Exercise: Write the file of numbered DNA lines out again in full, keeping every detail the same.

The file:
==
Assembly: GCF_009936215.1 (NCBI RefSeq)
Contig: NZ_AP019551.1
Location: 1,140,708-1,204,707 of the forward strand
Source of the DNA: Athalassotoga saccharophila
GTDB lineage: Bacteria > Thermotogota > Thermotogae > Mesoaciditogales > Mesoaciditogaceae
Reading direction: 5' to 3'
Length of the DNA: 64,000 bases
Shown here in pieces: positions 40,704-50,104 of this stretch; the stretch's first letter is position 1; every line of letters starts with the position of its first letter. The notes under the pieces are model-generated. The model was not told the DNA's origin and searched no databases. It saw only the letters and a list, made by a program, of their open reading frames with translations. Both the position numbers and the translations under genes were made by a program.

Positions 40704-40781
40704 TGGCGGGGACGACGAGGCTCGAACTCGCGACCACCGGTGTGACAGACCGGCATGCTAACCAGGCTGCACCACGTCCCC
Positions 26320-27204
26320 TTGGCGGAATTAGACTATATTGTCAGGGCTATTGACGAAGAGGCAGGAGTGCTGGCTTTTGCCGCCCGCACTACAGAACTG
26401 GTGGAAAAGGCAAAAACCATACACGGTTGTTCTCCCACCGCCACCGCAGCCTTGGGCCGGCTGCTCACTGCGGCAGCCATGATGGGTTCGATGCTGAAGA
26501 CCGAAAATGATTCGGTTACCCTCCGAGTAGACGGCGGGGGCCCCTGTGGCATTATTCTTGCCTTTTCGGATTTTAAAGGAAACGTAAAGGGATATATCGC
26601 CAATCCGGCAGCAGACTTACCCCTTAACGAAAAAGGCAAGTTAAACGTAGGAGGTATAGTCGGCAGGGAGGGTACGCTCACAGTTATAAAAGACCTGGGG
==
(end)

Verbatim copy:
Assembly: GCF_009936215.1 (NCBI RefSeq)
Contig: NZ_AP019551.1
Location: 1,140,708-1,204,707 of the forward strand
Source of the DNA: Athalassotoga saccharophila
GTDB lineage: Bacteria > Thermotogota > Thermotogae > Mesoaciditogales > Mesoaciditogaceae
Reading direction: 5' to 3'
Length of the DNA: 64,000 bases
Shown here in pieces: positions 40,704-50,104 of this stretch; the stretch's first letter is position 1; every line of letters starts with the position of its first letter. The notes under the pieces are model-generated. The model was not told the DNA's origin and searched no databases. It saw only the letters and a list, made by a program, of their open reading frames with translations. Both the position numbers and the translations under genes were made by a program.

Positions 40704-40781
40704 TGGCGGGGACGACGAGGCTCGAACTCGCGACCACCGGTGTGACAGACCGGCATGCTAACCAGGCTGCACCACGTCCCC
Positions 26320-27204
26320 TTGGCGGAATTAGACTATATTGTCAGGGCTATTGACGAAGAGGCAGGAGTGCTGGCTTTTGCCGCCCGCACTACAGAACTG
26401 GTGGAAAAGGCAAAAACCATACACGGTTGTTCTCCCACCGCCACCGCAGCCTTGGGCCGGCTGCTCACTGCGGCAGCCATGATGGGTTCGATGCTGAAGA
26501 CCGAAAATGATTCGGTTACCCTCCGAGTAGACGGCGGGGGCCCCTGTGGCATTATTCTTGCCTTTTCGGATTTTAAAGGAAACGTAAAGGGATATATCGC
26601 CAATCCGGCAGCAGACTTACCCCTTAACGAAAAAGGCAAGTTAAACGTAGGAGGTATAGTCGGCAGGGAGGGTACGCTCACAGTTATAAAAGACCTGGGG